Casting: 3 steps a mold is taken from the original work. -- process varies depending on material being used. -- must use a liquid that hardens to cast (diluted clay, molten metal, concrete, liquid plastic).
Casting: 3 steps 2. original sculpture is removed from mold, casting liquid is poured into resulting hollow cavity. 3. mold removed when casting liquid hardens. - Copper has a melting point of 1,980 degrees.
Alberto Giacometti. Man Pointing. 1947 - especially difficult to create because of size. - Rachel Whitread. Public Art Fund Watertower Project. 1997 9,000 pounds of clear urethane.
Carving: stone Subtractive Process --Most Challenging because it is a one way technique that provides little room for error. different types of stone can be used. --marble, granite, sandstone, limestone. - Massive Stone Head. 12 - 10th century. Olmec.
Carving: wood wood carving is much different than stone carving. carving from single block can be very risky --outside of piece dries faster than inside - Most artists who create wood sculptures prefer walnut and cypress because of their strength and ease of working.
Carving: joined-block construction --developed by Chinese --pieces of sculpture are carved separately and then fitted together. -allows multiple sculptors to work at the same time on one single project - partially hollow wood, makes sculptures much lighter.
Construction and Assembling • Method of art representation who's utilization began in the early 20th century. • Before this technique, modeling, carving, and casting were popular methods of representation. • Construction(physical): An artistic composition using various materials. • Assembling(cognative): Work requiring metamorphic visual thinking in applying constructive technique
Oxyacetylene welding: processes that use fuel gases and oxygen to weld and cut metals, respectively. 1895
Julio Gonzalez • Pioneered the use of the welding torch for cutting and welding metal sculpture • Mechanic and failed painter • Pacifist • Political activist
The Brothel of Avignon Three Musicians
Roberto Visani. Tribal War, from You See the Hut Yet You Ask "Where Shall I Go for Shelter." 2000–2003.61" x 35" x 34".
Mixed Media • A variety of media in a single work • Called mixed media rather than a long list of materials • May be two-dimensional, three-dimensional, or a combination of the two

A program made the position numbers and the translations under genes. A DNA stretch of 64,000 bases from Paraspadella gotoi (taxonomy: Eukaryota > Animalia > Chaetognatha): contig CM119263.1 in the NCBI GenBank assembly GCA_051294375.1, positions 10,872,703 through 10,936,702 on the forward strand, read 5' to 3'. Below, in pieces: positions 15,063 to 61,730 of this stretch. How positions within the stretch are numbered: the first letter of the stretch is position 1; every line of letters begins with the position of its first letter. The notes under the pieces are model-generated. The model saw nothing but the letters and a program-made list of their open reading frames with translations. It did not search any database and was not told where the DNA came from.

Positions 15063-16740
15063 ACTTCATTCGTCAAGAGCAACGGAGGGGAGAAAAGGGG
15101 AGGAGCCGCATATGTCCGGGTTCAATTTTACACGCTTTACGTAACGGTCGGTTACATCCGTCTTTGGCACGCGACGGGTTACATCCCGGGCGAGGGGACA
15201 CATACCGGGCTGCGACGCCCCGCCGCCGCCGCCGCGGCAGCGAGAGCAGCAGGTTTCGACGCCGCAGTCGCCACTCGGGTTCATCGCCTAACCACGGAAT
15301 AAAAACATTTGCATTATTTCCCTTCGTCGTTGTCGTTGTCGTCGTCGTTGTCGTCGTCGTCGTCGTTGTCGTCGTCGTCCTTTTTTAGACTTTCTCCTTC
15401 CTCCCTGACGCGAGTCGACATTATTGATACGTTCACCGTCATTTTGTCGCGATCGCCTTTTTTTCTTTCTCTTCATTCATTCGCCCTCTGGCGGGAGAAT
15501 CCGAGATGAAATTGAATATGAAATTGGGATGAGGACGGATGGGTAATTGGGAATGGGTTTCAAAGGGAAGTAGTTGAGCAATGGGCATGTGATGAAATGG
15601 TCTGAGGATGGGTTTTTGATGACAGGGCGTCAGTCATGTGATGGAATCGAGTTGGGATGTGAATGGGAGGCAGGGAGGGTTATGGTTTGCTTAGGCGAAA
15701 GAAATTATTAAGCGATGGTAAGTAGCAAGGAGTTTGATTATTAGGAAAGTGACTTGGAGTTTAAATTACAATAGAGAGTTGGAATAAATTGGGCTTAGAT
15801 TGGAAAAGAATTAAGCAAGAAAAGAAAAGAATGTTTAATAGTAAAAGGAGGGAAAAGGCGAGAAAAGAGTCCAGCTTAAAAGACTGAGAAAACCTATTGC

Borrowing Your Enemy’s Arrows • By Cai Guo Qiang • 1998 • Retells an ancient Chinese war story • Made of wood, straw, arrows, flags and a fan
Grim Boy • By Lara Schnitger • 2005 • Straddles the boundary between sculpture and fashion design • Has feminist messages; shows dress making without beautiful adornments • Made of wood, fabric and mixed media
Nam June Paik • Artist most identified with the fusion of art and technology • First to use video as an art medium • Most known for his 1960s creation of a cello using only TV monitors: “TV Cello” • In 1978 he recorded videos of green landscapes, and played them on monitors placed in a bed of live plants • Began a traveling installation exhibit from 1997-1998 called Electronic Super Highway
Installations • Transforming of a space by adding items of symbolic significance • Many artists now use this three-dimensional medium • Artist constructs an environment rather than a single piece
This Piece Doesn’t Have A Title Yet • By Cady Noland • A typical 1989 work • We see an American flag and notice that the beer cans are also patriotically colored • Comments on the tendency of beer commercials to advertise drinking beer as the “American” thing to do
This Piece Doesn’t Have A Title Yet contd. • Has the theme of consumption • Scaffolding is used to symbolize the bleachers commonly used in sports • Brings together beer, sports, and nationalism
Tate Modern • Took over an old power plant in London in 2000 • Uniquely large space for indoor art • 500 feet long • Used for large scale temporary installations
The Weather Project • By Danish artist Olafur Eliasson • Displayed from 2003-2004 • Displayed in the Tate Modern in London • Installed huge sun made of lamps, covered the ceiling in mirrors, and fans blow mist from metlting dry ice to create misty clouds • Drew over two million visitors
The Weather Project contd. • Viewers basked in its warmth during the cold winter • It was common to lay on the floor for hours • Used as a space of communal meditation